- Assistant Professor
- Brown University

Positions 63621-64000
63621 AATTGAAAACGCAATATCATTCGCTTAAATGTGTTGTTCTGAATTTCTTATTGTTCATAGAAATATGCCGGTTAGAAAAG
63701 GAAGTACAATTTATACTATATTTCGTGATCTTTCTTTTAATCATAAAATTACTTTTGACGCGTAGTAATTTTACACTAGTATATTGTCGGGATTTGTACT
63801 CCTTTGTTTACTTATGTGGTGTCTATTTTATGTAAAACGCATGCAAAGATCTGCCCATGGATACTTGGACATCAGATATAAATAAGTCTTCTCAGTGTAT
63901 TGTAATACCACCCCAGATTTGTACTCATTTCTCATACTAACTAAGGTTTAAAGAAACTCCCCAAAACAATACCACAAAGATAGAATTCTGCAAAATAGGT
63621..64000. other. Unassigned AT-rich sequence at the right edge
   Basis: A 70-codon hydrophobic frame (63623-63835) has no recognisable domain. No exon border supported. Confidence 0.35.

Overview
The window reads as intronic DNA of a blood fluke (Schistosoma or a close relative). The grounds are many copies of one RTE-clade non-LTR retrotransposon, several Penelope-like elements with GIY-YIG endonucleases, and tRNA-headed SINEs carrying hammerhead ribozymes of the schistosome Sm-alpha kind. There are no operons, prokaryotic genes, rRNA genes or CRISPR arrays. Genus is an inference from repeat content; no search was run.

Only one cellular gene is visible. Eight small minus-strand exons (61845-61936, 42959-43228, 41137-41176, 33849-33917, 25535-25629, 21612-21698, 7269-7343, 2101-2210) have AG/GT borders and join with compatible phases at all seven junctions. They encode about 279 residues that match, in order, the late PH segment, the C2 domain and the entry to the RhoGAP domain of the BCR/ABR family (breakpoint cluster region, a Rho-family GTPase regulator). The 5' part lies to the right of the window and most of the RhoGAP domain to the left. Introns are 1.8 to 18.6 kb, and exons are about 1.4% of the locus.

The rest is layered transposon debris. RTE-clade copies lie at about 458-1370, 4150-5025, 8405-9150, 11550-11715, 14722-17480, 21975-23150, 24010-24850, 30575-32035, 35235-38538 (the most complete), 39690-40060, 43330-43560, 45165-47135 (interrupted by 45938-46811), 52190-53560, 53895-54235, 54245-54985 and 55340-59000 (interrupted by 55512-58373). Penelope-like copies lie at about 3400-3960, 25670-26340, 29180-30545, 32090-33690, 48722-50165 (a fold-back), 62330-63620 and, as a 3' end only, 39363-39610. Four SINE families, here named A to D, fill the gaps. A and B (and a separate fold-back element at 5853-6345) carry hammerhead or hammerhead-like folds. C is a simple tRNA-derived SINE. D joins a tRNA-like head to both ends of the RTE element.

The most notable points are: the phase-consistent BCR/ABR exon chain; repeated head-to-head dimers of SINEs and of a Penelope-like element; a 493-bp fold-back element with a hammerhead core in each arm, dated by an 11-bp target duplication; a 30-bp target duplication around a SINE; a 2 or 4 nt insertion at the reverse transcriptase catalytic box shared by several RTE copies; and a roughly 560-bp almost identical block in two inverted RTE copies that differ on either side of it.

Freestanding honorific arches were one of the defining features of ancient Roman cities and served a multiplicity of functions that ranged from the public commemoration of military victories to private celebrations of individuals and families. This project is a comparative study of Roman arches, seen as an essential form of communication between ancient patrons and viewers. The analysis focuses on the making and viewing of arches as interdependent processes, revealing how diverse patrons living throughout the Roman world channeled the unique flexibility of the arch form to fulfill multiple commemorative needs, and to reach the diverse audiences of the ever-growing empire. By bringing attention to how local communities responded to an architectural type imported from the capital, this book offers a reconsideration of well-known Roman monuments from a postcolonial perspective.